PITTSBORO — Person’s Carter Stacey never flinched.
It would’ve taken just one errant pitch, one small mistake, to blow it all up.
Yet, even as three Chargers occupied the bases behind him and his team’s season hung in the balance, the junior relief pitcher never wavered.
He simply delivered.
Stacey struck out two batters with the bases loaded in the Person Rockets’ 5-2 upset win of Northwood (17-10) last Thursday — including the game’s controversial final out, which came on a full count against the potential winning run — in the Central 3A Conference Championship to claim an improbable conference title.
The Chargers were 0-for-7 in four separate bases-loaded situations against the Rockets, a credit to Person junior starting pitcher Levi Strader and Stacey, both of whom thrived in maneuvering out of those tough situations.
Person’s head coach, Kyle Boyette, minced no words when describing his pitchers’ performance.
“We’ve been talking about battling through adversity … and, man, Levi and Carter on the mound, you can’t say enough,” Boyette said. “They did their jobs. They’re cold-blooded.”
In front of a boisterous, packed crowd — with a sizeable group of loyal Rockets supporters having made the 56-mile trek from Roxboro to Pittsboro — the Chargers were knocking on the door late in the game.
In the bottom of the seventh inning, Stacey struck out the first two Northwood batters on seven total pitches, leaving the Chargers with just one final opportunity, down 5-1, to manufacture a miracle.
Luckily, the Chargers were disciplined.
In consecutive at-bats, junior Luke Smith and senior Walker Johnson walked on full counts, resisting the urge to swing at unfavorable two-strike pitches to get on base.
Northwood freshman Kaleb Howell then hit a hard ground ball to the shortstop, forcing an error that allowed Smith to score and put runners on the corners.
On the following pitch, senior Mason Bae was beaned with a ball that got him to first, loading the bases for the fifth and final time.
Zach Barnes, Northwood’s starting pitcher (5.1 IP, 6 H, 2 ER, 3 K) and the night’s most productive hitter (3-for-5), was up next, representing the game-winning run.
He stood in the box and never once moved the bat across the plate. When the count reached full, his strategy didn’t change. Stacey released the pitch, Barnes refused to swing and the ball thumped into junior catcher Tyler White’s glove.
Barnes immediately began heading in the direction of first base, thinking he’d been given a bases-loaded free pass, but the home plate umpire saw things differently.
Called strike three.
An eruption ensued as Person’s dugout emptied and one half of the crowd became exuberant, the other furious.
Barnes argued with the umpire at the same moment that a Rockets player tauntingly waved goodbye to the Chargers’ dugout.
“Because it’s my batter, I’ll say (it was a strike),” David Miller, the Chargers’ head coach, said when asked about the controversial final call. “It was borderline low, but we can’t put it in the umpires’ hands.
“Four times (we had the bases loaded) in seven innings, four times, and we scored two runs,” Miller continued. “(We had) 10 hits and we scored two runs. It’s definitely frustrating, but if we were guaranteed to win, then the wins wouldn’t be nearly as sweet as they are.”
Northwood ran into Person at perhaps the worst possible time.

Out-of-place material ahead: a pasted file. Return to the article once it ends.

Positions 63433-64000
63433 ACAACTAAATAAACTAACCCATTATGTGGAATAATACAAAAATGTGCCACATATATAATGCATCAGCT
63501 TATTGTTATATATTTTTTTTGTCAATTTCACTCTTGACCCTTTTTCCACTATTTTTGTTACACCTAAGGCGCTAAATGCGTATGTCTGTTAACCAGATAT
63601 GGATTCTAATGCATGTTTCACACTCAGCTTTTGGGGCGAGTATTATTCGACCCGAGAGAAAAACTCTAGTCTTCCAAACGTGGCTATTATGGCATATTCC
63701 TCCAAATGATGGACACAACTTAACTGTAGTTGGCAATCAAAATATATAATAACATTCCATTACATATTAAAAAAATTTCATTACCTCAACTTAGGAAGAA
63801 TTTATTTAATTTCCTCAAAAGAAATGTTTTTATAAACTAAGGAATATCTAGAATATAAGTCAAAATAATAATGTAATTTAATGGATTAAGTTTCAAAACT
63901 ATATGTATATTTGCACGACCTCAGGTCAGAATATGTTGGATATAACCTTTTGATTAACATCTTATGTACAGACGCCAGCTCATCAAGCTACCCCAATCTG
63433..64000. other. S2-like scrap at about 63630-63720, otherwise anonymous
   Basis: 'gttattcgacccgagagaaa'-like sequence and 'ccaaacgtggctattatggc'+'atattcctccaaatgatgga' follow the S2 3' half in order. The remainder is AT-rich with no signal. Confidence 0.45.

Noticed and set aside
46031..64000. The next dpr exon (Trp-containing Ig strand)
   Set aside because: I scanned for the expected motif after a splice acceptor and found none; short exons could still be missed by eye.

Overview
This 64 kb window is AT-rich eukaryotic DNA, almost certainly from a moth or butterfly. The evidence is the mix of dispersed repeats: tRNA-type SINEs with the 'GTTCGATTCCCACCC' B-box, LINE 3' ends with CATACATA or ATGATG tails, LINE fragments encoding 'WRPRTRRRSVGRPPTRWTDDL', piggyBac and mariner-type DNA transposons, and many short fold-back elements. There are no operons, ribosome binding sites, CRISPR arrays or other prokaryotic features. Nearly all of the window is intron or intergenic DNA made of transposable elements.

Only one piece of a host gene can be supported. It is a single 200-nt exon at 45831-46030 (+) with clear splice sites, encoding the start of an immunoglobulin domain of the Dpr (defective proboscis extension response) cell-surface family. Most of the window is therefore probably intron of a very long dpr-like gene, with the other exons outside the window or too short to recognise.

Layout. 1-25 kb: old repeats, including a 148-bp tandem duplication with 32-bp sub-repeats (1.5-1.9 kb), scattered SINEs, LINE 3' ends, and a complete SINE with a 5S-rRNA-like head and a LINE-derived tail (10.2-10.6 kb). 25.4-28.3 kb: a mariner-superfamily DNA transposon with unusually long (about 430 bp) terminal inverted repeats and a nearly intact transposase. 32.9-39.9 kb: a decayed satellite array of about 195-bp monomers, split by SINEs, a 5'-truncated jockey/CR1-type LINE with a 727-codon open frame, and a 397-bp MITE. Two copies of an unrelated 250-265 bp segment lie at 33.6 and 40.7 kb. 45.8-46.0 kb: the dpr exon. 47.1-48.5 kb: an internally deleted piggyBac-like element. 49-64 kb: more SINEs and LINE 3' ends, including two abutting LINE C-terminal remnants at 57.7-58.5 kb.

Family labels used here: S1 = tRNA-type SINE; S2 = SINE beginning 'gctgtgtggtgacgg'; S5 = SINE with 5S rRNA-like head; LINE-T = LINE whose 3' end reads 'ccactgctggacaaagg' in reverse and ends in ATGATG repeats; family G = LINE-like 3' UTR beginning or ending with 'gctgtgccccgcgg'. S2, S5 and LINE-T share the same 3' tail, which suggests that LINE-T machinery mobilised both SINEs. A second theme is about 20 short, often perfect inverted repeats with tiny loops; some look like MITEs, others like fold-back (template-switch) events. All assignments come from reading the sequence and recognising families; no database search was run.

For the first time this season, the Rockets were on a hot streak entering last Thursday’s title game. They’d won six of their last nine games, including a 4-0 shutout victory over the top-seeded Orange Panthers in the conference semifinals two days earlier.
“We had some tough times earlier this year, man, and we’ve been talking about being resilient,” Boyette explained. “We’ve been putting good (at-bats) together. And when you do that, the results come. We’re riding a hot streak right now.”
Despite the Rockets’ sub-.500 record (12-13), they continued to find a way to knock off the Chargers.
Even during the worst stretch of the season for Person, where the team lost seven of nine games from March 18 to April 12, the only two games the Rockets won were against the Chargers by scores of 4-3 (March 29) and 8-2 (April 1).
“I think their strengths match well with our weaknesses,” Miller said. “Offensively, they swing so aggressively, but yet, they don’t chase (pitches). It’s unbelievable. We’re sitting here just bumfuzzled by it. We’re just so confused. How can they be that aggressive and not chase curveballs, not chase changeups? For three games this year, they’ve gotten in there and, offensively, they’ve just worn us out.”
The Rockets’ run in the conference tournament, including their upset win over the Chargers, was necessary if they wanted a shot at making the postseason.
And when the NCHSAA released its final playoff brackets on Monday, the Rockets were officially in, slated to visit No. 10 Cape Fear (15-8) as the 3A East’s No. 23 seed.
Northwood already had its spot effectively locked up prior to last Thursday’s contest, aided by the team’s seven-game winning streak before losing to Person.
To start their postseason run, the No. 19 Chargers will take a trip to Barco, where they’ll face off against the No. 14 Currituck County Knights (16-8) on Tuesday evening (a game which ended after the News + Record’s press time).
Even with the loss to the Rockets, Miller said he’s comfortable with the Chargers’ present position, especially after seeing the fight from his players late in the conference title game.
“We’re in good shape, we’ve got a good team,” Miller said. “I’ll take this (level of) competing. I would love a little bit better execution, I would love a big hit, but you can’t control those things, though you can control how you compete.”
Reporter Victor Hensley can be reached at email@example.com or on Twitter at @Frezeal33.
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